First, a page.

By Gabrielle Gasser EBS STAFF
BIG SKY – Flying into Rogue Valley International Airport, there is a good chance that you will be greeted by an almost 10-foot-tall mural of Brad Niva welcoming small businesses to the area. While Niva is primarily a businessman and was most recently hired as the CEO of the Big Sky Chamber of Commerce and Visit Big Sky following his post as the executive director of Travel Southern Oregon, his prowess was born from his recognition as a top business leader in southern Oregon.
From pharmaceuticals in corporate America to a rafting company in southern Oregon, Niva has a wide range of experience in both the business world and the tourism and outdoors industry. He has won a number of awards including the Oregon Governor’s Tourism Award, the Southern Oregon Regional Economic Development Commission Top Business Leader and the Goldman Sachs 10K Small Business Scholar Award. Now, Niva will be using that expertise to guide Big Sky through its next chapter of development.
“Our new CEO Brad Niva brings a wealth of Mountain/Outdoor business and tourism experience to Big Sky,” wrotethe Chamber board’s Scott Johnson in an email to EBS. Johnson was also chair of the hiring committee. “It was evident from our first conversations that he has the skill set and passion to represent our Big Sky Business Community.”
As the new CEO of both the Big Sky Chamber of Commerce and Visit Big Sky, he will certainly need to be prepared to fill the dynamic role. Niva will have two different boards of directors to answer to and two different sets of goals to pursue. Luckily, he is well versed in both aspects of his new position.
“The focus of my career for many years has been in the outdoor recreation field as well as the tourism economy,” Niva said in a May 24 interview.
In addition to his corporate experience, business acumen and knowledge of tourism economies, Niva also worked in the ski industry for 20 years and is excited to live in a ski town again.
Niva met his wife, Babs, on the ski slopes of Mount Bachelor, Oregon, in the early ‘90s and they both love the sport. Niva described how he initially researched Big Sky after hearing of the position and was excited to discover the size of Big Sky Resort.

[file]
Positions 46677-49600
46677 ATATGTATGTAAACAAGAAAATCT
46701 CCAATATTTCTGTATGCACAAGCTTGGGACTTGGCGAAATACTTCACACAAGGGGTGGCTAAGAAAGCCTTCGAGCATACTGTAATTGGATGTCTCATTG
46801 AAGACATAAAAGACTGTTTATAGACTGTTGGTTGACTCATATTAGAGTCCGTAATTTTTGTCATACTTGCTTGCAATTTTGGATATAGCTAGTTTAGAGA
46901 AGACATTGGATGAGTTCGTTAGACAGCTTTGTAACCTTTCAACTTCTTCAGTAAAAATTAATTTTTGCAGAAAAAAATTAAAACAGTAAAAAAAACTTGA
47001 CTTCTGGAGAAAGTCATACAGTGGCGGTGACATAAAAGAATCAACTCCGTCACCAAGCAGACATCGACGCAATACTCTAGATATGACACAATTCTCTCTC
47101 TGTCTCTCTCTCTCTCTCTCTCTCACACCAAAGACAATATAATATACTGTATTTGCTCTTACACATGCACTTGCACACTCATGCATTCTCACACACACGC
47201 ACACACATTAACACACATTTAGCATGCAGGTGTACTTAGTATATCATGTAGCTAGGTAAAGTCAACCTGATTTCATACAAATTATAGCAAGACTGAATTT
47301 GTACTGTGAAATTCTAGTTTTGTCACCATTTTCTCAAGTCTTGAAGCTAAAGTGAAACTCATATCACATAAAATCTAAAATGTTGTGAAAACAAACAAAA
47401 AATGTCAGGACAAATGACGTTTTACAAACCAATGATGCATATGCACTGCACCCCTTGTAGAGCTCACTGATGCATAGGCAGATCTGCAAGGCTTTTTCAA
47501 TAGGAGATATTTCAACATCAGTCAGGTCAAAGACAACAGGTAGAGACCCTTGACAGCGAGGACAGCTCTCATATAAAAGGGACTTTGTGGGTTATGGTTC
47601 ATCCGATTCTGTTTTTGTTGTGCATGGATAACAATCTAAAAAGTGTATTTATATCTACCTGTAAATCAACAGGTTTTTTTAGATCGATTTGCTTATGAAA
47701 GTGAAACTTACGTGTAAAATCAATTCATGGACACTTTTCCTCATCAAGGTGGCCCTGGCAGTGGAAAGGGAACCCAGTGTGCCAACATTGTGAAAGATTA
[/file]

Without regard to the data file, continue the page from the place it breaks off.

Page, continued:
He said his 12-year-old son, Riley, and 15-year-old daughter, Piper, are a tad hesitant about the move but feels like he and Babs are able to give their kids the gift of growing up in a ski town.
“We see Big Sky as a neat opportunity for us as a family to get back to basics,” Niva said.
He originally visited Big Sky for the first time early on in the interview process and said he was able to meet some great community members who impressed him with their passion for the community.
“I found myself wanting to be a part of it,” he said.
Niva noted some of the unique challenges that Big Sky faces, specifically referring to the growing pains that come with being discovered and the community’s lack of central government. Despite those challenges, Niva said he is a huge fan of the new BASE community center and pointed out that Big Sky Community Organization has done some great work with the parks and recreation opportunities here.
“I see these different pieces of this system and it naturally just makes me go ‘I want to be a part of this, this is so neat to see a community buy in,’” he said.
Niva has worked for 20 years in the tourism industry and owned multiple businesses, including Rogue Wilderness Adventures, a rafting company he purchased and grew almost 300 percent in 10 years.
He feels that his diverse background makes him well-suited to handle the business and tourism aspects of his new role with the Chamber and Visit Big Sky.
“I come with a good set of tools that I can offer to businesses and the community,” Niva said. “I also come with this mentality of being of service.”
Johnson concurred, writing, “His proven leadership will be an asset to our community now and into the future.”
Niva’s goals for the Chamber and VBS are numerous and ambitious.
On the Chamber side of things, he expressed a desire to support the business community in Big Sky and said he is approaching that part of the role as a business owner. He offered ideas like monthly small business gatherings, coming up with solutions to solve staffing problems and making Big Sky a more viable destination year-round to ensure more constant revenue streams.
“I understand the challenges of a tourism economy and what it does to a business,” Niva said. “You have a huge influx of cash flow and revenue; you make hay when you can make it and then you ride it out the rest of
On the VBS and tourism side of the coin, Niva said his goal is to make sure that Big Sky is competitive in the marketplace and is drawing visitors to support Resort Tax. In November of 2020, the VBS board hired Karsh Hagan, a marketing agency that will help to market Big Sky as a year-round destination to tourists.
Niva said he wants to continue that effort to mitigate the seasonal nature of Big Sky. He offered suggestions like a winter carnival or bringing in national races in the spring and fall as ways to accomplish that goal.
“That’s not an easy fix, that’s going to be a 10-to-15-year project to round out our tourism economy but it’s something that can be done by introducing new products and new events to our area,” he said.
In order to keep up with the increased visitation, Niva also emphasized the importance of laying down infrastructure and improving on or expanding what already exists in Big Sky.
Niva officially started his new role on June 1, and he said he is excited to get to work and move forward.
“I look at what my resume has to offer, and I really feel like this is a great opportunity to make a good fit with Big Sky and it sounds like Big Sky needs someone like me as well to walk you through the next chapter of what this community has to offer,” Niva said.